• Update and use new arg -q / --quiet to silence the "block" messages.
  • edited July 2018
    The -q really quiets it down - I get no output ;=)
    My only current (minor) problem is that in quiet mode nothing is printed until there is an error (e.g. kick the session off of the kiwi), at which time there is the error printout you saw above followed by a burst of lines which must be un-flushed stdout. e.g.:
    Started a new file: 20180701T001600Z_474200_usb.wav

    Started a new file: 20180701T001800Z_474200_usb.wav

    Started a new file: 20180701T002000Z_474200_usb.wav
  • I don't know how the python runtime works exactly w.r.t output flushing. But I'd expect it to be similar to libc. Most of the messages are done via print() calls which I would expect to flush due to the implied end-of-line \n. The "block" messages, with their single-line overwriting behavior, are done via sys.stdout.write() with a leading \r and an embedded sys.stdout.flush(). The -q option is effective bypassing the calls to sys.stdout.flush() but this shouldn't effect the implied flush from print() (if there is one). Are you running the "python kiwirecorder ..." in some sort of shell pipeline command?
  • jksjks
    edited July 2018
    And some quick Googling shown python print() output is, in fact, buffered. See if you can do "python -u kiwirecorder.py ..." to un-buffer the I/O.
  • Yes, running python -u produces the quiet mode output in my log files, so I now have all of the WSPR runctionality I want from the Kiwis.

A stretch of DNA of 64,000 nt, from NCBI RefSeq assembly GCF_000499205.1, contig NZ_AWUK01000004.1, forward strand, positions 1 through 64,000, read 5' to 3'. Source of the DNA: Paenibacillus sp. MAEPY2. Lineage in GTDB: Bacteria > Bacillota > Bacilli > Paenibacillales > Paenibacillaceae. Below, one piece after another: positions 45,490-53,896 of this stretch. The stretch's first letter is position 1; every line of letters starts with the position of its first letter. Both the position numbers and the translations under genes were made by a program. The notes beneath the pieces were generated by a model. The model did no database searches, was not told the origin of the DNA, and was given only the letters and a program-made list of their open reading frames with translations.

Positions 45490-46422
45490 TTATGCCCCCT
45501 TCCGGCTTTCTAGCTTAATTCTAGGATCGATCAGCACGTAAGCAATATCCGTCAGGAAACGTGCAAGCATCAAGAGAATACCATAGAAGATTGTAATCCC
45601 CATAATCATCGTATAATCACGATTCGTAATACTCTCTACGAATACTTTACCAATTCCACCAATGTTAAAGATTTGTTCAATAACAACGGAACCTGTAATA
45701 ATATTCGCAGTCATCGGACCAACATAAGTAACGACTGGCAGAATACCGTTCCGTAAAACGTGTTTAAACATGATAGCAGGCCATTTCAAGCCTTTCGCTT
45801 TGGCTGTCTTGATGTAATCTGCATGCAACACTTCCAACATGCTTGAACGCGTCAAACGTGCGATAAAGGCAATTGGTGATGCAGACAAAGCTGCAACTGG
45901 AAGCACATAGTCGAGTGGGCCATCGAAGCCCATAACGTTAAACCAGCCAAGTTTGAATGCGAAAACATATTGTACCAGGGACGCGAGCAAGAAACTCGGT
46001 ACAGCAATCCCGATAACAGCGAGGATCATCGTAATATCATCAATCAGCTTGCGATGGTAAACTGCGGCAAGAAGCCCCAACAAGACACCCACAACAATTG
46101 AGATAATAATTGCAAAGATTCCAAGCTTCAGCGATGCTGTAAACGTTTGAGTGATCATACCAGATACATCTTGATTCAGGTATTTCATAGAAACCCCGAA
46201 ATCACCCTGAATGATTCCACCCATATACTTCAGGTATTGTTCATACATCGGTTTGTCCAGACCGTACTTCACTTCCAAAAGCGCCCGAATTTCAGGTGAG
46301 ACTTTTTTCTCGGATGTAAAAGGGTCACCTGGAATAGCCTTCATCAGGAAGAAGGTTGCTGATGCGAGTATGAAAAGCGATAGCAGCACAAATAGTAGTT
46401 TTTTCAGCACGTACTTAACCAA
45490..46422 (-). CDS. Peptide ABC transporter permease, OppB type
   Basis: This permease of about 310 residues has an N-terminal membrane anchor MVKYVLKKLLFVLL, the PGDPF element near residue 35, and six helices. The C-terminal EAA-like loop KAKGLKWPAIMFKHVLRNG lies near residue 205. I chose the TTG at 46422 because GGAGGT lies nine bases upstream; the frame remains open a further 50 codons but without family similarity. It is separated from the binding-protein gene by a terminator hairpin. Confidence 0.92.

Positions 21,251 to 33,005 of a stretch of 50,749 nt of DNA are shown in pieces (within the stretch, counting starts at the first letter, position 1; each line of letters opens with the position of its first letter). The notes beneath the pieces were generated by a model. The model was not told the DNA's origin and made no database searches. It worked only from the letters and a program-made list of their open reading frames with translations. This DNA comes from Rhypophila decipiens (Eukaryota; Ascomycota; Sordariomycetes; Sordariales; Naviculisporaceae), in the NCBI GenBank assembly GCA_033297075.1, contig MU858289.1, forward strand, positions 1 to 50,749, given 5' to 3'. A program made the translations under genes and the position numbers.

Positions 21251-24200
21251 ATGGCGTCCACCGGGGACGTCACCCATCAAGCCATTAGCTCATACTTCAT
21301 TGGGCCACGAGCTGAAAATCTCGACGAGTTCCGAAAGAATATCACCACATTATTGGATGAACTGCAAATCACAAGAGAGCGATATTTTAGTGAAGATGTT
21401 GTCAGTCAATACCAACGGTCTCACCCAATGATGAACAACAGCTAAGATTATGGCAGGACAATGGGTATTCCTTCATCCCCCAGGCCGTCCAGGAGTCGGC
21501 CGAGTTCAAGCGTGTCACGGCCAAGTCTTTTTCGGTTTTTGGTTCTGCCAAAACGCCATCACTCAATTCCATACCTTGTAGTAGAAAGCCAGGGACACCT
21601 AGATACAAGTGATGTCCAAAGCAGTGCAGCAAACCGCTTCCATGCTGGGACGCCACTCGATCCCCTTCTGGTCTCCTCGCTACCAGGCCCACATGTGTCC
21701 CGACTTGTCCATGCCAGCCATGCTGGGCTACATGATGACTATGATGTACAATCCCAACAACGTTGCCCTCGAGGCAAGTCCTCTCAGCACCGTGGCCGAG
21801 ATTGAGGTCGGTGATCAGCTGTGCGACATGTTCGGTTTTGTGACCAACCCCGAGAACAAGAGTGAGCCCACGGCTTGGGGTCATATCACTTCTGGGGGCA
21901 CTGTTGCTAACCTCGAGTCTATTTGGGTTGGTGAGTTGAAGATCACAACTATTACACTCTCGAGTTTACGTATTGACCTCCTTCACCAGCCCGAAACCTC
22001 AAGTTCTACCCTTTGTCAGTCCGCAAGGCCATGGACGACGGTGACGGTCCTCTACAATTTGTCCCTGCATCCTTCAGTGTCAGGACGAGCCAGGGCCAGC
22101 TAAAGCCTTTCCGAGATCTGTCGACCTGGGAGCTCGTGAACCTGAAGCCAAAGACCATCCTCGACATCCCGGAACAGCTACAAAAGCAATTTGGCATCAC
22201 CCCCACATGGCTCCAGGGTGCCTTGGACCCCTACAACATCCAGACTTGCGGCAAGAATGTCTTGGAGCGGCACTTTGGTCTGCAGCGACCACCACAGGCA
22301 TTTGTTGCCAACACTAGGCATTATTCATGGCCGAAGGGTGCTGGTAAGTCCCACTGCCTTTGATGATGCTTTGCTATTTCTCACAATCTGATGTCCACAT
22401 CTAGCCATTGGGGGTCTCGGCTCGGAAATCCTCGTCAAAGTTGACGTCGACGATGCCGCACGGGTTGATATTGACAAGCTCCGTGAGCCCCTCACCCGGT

I am now running six instances of my kiwiwspr.sh script on a Pi 3b+ and using only 20% of its CPU except when 'nice wsprd -d' runs for 15 seconds at 100% of one of the four CPU cores.
    top says each kiwirecorder.py consumes about 6% of one of the four Pi CPU cores, which I think is an impressively low burden.
    I won't know for sure if one Pi can process wspr for all 12 bands until the Massdrop Kiwis arrive by their very slow truck shipper, but there is every indication that this single Pi will work.
    Thanks so much for your support through this project. I see many users of the Maui Kiwi you gave me and when those Kiwis arrive we will make your Kiwi at KPH publically available as well.
    I can upload my kiwiwspr.sh companion script if you or others would like to use it.
  • Yes, please upload is and also a description of your block diagram. Thanks!
  • I plan to try this on an Odroid XU4 which is even faster than any Pi
  • edited July 2018
    I am currently running 6 instances of this command line script on a Raspberry Pi 3b+ at KPH, and it should also run on Max OSX.

    To use it:

    1) create a directory for it (e.g. /home/pi/kiwiwspr) and copy the attached kiwiwspr.sh into that directory
    2) execute: "chmod +x kiwiwspr.sh"
    3) execute ./kiwiwspr.sh -h

    The program will guide you through the setup of the environment. It depends upon:

    1) the 'bc' (Binary Calculator)
    2) the kiwirecorder.py program
    3) and WSJT-x. WSJT-x doesn't need to run, only the 'wsprd' command line application is used here.